China bans hip-hop culture, 'tasteless' actors and tattoos from all media sources
'Absolutely do not use actors who are tasteless, vulgar and obscene. Absolutely do not use actors whose ideological level is low and have no class.'
China has banned references to hip-hop culture and actors with tattoos from appearing in the media as part of a crackdown on “low taste content”.
There were four “don'ts” that the media must now abide by, according to Gao Changli, the publicity department director at the State Administration of Press, Publication, Radio, Film and Television of the People’s Republic of China (SAPPRFT).
”Absolutely do not use actors whose heart and morality are not aligned with the party and whose morality is not noble," he said.
“Absolutely do not use actors who are tasteless, vulgar and obscene. Absolutely do not use actors whose ideological level is low and have no class. Absolutely do not use actors with stains, scandals and problematic moral integrity.”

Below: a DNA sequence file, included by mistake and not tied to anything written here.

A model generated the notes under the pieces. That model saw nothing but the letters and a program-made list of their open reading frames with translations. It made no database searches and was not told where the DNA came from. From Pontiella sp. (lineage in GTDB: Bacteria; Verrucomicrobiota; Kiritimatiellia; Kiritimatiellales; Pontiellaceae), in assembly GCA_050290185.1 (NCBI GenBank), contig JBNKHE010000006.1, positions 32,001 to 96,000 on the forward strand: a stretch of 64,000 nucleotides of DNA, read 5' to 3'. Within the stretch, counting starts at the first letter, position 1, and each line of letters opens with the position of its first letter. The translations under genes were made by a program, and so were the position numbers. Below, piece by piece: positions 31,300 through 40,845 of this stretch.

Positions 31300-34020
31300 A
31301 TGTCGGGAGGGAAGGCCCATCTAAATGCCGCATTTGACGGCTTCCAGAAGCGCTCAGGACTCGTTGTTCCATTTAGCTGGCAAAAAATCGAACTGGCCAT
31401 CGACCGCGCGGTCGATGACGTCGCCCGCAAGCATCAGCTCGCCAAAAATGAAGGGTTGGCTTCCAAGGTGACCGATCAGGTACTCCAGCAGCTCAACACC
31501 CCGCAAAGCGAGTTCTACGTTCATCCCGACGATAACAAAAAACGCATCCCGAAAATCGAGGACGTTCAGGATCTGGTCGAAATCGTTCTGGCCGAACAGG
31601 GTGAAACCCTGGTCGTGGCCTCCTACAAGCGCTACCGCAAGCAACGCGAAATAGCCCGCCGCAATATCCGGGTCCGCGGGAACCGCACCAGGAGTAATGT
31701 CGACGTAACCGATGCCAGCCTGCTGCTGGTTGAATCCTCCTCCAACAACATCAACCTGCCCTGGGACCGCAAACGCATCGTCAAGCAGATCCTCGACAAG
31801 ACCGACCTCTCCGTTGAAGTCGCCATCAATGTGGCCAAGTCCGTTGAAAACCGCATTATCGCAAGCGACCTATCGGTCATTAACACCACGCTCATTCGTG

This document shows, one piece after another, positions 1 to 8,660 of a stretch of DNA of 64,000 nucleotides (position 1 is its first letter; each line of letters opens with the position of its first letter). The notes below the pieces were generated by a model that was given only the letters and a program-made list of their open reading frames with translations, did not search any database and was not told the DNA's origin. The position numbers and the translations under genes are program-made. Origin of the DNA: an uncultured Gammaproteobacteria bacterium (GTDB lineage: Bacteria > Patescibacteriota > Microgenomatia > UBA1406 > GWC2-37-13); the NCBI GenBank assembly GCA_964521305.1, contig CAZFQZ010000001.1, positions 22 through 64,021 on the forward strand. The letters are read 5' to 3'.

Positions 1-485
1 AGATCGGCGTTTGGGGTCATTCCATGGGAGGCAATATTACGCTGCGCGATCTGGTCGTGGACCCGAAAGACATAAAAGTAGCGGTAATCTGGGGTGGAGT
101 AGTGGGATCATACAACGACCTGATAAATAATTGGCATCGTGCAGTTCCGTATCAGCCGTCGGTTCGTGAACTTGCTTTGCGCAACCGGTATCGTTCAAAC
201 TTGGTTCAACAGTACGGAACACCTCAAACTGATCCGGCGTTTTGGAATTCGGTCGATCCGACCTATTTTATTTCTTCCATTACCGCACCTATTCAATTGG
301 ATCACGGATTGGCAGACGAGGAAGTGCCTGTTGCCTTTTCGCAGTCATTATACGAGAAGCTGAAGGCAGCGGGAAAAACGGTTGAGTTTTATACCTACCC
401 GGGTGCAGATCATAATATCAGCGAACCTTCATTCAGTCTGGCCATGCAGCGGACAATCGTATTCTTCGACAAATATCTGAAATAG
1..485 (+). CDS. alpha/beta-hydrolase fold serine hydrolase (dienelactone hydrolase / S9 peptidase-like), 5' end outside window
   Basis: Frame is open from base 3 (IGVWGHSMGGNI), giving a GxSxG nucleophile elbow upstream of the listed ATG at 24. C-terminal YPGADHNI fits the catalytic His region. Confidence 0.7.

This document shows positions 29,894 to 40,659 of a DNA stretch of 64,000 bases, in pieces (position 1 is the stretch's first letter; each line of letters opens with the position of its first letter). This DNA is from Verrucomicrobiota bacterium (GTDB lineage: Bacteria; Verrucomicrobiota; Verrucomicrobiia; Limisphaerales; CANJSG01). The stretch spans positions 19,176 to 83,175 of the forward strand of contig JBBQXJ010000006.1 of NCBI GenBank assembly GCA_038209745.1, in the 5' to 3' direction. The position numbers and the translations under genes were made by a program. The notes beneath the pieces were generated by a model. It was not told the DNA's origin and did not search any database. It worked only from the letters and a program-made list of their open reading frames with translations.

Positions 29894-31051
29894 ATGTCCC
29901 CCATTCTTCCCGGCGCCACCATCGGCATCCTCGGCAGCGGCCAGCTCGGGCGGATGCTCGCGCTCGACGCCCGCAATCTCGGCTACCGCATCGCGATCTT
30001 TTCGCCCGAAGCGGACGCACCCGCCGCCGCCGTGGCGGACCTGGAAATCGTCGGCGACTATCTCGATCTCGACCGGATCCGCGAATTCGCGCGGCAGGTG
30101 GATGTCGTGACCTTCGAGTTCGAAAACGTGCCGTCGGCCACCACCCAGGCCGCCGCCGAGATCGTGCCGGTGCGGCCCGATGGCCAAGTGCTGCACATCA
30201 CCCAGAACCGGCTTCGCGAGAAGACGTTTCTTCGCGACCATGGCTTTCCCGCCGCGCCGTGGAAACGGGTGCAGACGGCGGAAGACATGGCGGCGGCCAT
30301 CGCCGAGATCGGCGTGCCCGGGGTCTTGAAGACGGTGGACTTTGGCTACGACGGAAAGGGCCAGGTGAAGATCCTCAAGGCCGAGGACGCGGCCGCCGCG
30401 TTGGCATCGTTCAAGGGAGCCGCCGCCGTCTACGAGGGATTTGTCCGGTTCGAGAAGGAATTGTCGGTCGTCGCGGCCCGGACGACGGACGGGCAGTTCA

Chinese news outlet Sina reported that the regulator now "specifically requires that programs should not feature actors with tattoos [or depict] hip hop culture, sub-culture and dispirited culture."
Hip hop artists Wang Hao, known as “PG One” and Zhou Yan, known as “GAI”, both won popular television show “Rap of China “, but both were sanctioned in recent weeks for bad behaviour or content at odds with Communist Party values.
PG One was forced to apologise for lewd lyrics, which critics said were insulting to women and encouraged the use of recreational drugs.
Last July, Beijing’s Municipal Bureau of Culture said it was “not appropriate” for Justin Bieber to tour in China because previous performances there had created “public dissatisfaction.”
A month later, organisers aiming to bring Grammy Award-winning artists to China said they would only “promote artists with a positive and healthy image.”
Citizens reacted with anger to the ban, flooding Chinese social media with negative comments.
“How can a government with high culture have such childish logic?” one user wrote on Weibo — China’s equivalent of Twitter.